Homemade Slow Cooker Tamales
**Note from Kimberly**
I finally found a recipe to share for slow cooker tamales that you actually cook from start to finish in the cooker, no steaming basket required. This is a great rainy day project and leftovers freeze well.
By Stephanie O’Dea, best-selling cookbook author - December 08, 2008
You can make perfect tamales at home by steaming/cooking them in your crockpot slow cooker. This truly is the easiest way to make them and you can fit up to 20 at one time in your pot!
( makes 15-20 tamales )
(quite mild, since I was feeding children):
1 (3.5-pound) store-bought rotisserie chicken
1 tsp cumin
1/2 yellow onion, diced
1 clove garlic, minced
1/2 tsp kosher salt
1 (4-ounce) can chopped green chilies, mild
1 (15-ounce) can corn, drained
1 cup shredded cheddar cheese, optional
4 cups masa harina
2 1/2 cups beef broth
2 tsp baking powder
1 tsp kosher salt
1 1/3 cup lard or vegetable shortening (I used crisco)
1 (6-ounce) package dried corn husks (I needed to go to a Mexican grocer)
There are a few parts here. I "cheated" and used a fully-cooked chicken as the meat in my tamale filling. If you'd like, you can cook a hunk of beef or pork overnight with spices and chili pods in your crockpot. The meat should shred easily with forks before it is ready to go inside the tamales.
If you're going to use the rotisserie chicken, combine the meat with the onion, garlic, can of green chilies, cumin, salt, and drained corn in a 4 quart (or so) crockpot and cook on high for 3-4 hours, or on low for 6.
The onions need to be translucent before going into the tamales. If you don't have time for this step, skip the garlic and onion, and combine the chicken with the chiles, cumin, salt, and drained corn in a mixing bowl. Set aside.
Soften the corn husks by soaking them in very hot water until they are quite pliable.
To make the masa, combine all dough ingredients in a large mixing bowl, and beat on medium-to-high speed until everything is mixed well and the dough is spongy.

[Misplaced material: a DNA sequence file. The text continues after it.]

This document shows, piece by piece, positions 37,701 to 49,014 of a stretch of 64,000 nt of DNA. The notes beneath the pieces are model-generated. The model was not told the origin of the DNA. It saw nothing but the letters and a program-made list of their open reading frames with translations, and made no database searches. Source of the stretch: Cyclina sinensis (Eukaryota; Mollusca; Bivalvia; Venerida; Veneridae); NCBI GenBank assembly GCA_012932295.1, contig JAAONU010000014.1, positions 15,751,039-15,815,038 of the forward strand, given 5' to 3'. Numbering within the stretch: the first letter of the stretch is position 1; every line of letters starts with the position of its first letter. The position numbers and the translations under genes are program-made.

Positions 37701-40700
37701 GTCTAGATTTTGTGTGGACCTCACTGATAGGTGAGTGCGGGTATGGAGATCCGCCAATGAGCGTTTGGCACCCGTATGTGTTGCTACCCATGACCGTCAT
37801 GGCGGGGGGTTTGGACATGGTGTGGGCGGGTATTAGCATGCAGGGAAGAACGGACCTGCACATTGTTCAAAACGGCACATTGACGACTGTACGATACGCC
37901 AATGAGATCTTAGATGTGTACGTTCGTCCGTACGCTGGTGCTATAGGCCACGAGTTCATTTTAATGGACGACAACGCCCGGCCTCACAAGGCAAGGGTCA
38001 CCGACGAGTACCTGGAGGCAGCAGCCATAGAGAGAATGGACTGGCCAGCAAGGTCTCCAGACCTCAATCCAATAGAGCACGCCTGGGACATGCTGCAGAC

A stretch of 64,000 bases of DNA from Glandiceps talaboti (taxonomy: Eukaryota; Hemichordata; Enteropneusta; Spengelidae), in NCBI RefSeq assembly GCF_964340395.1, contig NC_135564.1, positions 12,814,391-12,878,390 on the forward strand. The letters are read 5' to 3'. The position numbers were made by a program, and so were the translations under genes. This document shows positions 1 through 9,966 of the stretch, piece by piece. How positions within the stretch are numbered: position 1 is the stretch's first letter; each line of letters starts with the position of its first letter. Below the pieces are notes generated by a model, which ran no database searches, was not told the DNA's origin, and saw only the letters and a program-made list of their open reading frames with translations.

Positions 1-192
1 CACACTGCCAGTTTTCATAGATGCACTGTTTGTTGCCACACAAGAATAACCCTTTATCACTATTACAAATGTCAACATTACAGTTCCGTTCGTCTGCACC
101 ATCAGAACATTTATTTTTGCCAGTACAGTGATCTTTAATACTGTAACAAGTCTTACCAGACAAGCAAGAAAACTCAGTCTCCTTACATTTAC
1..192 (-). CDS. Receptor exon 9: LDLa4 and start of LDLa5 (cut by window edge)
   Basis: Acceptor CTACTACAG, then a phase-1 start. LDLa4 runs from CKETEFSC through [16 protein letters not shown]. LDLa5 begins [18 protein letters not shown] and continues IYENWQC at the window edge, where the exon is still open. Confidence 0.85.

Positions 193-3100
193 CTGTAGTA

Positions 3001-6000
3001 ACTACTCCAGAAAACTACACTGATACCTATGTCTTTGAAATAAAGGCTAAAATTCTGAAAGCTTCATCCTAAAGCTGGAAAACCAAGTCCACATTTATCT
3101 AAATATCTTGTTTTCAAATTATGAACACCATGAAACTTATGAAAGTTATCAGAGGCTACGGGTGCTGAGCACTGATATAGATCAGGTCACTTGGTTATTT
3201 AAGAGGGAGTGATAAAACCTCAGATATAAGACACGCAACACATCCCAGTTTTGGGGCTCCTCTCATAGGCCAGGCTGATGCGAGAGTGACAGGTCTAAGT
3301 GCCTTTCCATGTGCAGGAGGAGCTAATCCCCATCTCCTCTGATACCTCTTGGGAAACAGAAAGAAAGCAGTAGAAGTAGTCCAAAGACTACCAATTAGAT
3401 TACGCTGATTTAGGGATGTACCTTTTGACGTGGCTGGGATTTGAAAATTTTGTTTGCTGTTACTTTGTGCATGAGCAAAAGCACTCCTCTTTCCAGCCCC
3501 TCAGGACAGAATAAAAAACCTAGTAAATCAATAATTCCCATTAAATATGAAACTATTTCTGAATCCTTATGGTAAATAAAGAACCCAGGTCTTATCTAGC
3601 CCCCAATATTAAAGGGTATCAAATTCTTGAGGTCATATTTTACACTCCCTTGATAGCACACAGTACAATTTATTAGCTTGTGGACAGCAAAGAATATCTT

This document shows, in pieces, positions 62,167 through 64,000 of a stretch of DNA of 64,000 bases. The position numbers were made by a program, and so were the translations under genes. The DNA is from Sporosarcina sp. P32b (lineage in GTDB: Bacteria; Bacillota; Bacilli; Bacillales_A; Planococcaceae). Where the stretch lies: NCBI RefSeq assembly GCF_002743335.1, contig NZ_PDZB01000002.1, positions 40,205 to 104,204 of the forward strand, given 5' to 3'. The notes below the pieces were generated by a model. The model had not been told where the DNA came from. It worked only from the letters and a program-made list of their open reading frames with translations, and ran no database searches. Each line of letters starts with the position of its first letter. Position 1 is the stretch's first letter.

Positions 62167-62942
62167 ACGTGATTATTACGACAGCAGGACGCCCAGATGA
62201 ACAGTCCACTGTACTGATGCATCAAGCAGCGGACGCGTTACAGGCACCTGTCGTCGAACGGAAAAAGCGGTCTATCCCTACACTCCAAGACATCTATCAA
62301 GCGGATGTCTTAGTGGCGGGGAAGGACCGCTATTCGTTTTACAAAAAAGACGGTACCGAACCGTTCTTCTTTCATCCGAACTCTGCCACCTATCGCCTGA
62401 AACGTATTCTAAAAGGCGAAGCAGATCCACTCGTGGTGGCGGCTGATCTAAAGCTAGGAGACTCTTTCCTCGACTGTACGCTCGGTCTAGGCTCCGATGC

Check the dough by dropping a little ball of it into a glass of water. It should float. If it doesn't float, this source says to continue to beat the dough.
Take a bit larger than a golf-ball size piece of masa dough, and spread it into a wet corn husk. The dough should be about 1/4 inch thick--you do not want to see the corn husk through the dough. Add a bit of filling, and some cheese.
Fold the corn husk over to join the edges of the masa. If you need to add more dough, do so---no filling should peek through. Fold all corn husk edges into the center and place into the bottom of an empty crockpot, seam side down (I used a 6.5 quart, and fit 19 inside).
Repeat. Many, many, many times. It took me about 2 hours to make all of the tamales.
If you find that your corn husks are unraveling, you can add another the other way to secure it, and tear off a long piece to tie around.
I had to do this a few times. I also needed to add more hot water to the soaking husks to keep them pliable. If you need to step away from the tamale-making-process for a bit, put the lid on your crockpot to keep moisture inside.
When the crockpot is full, put the lid on and cook on high for 4-6 hours, or until a tester tamale looks and tastes done. The tamales on the edges will cook a bit faster. Once your tester looks good (I used the same one, and kept re-wrapping it and adding it back when it wasn't ready), unplug the crockpot and keep the lid off.
Don't unwrap any others until they've set for about 15 minutes. My tamales were cooked at 6 hours, but I began checking every 45 minutes at 4 hours.
I was thrilled that these worked so well! They are definitely labor-intensive, but pack such an impressive presentation. Now that I know how to do them, I'll make them again----but not for a while.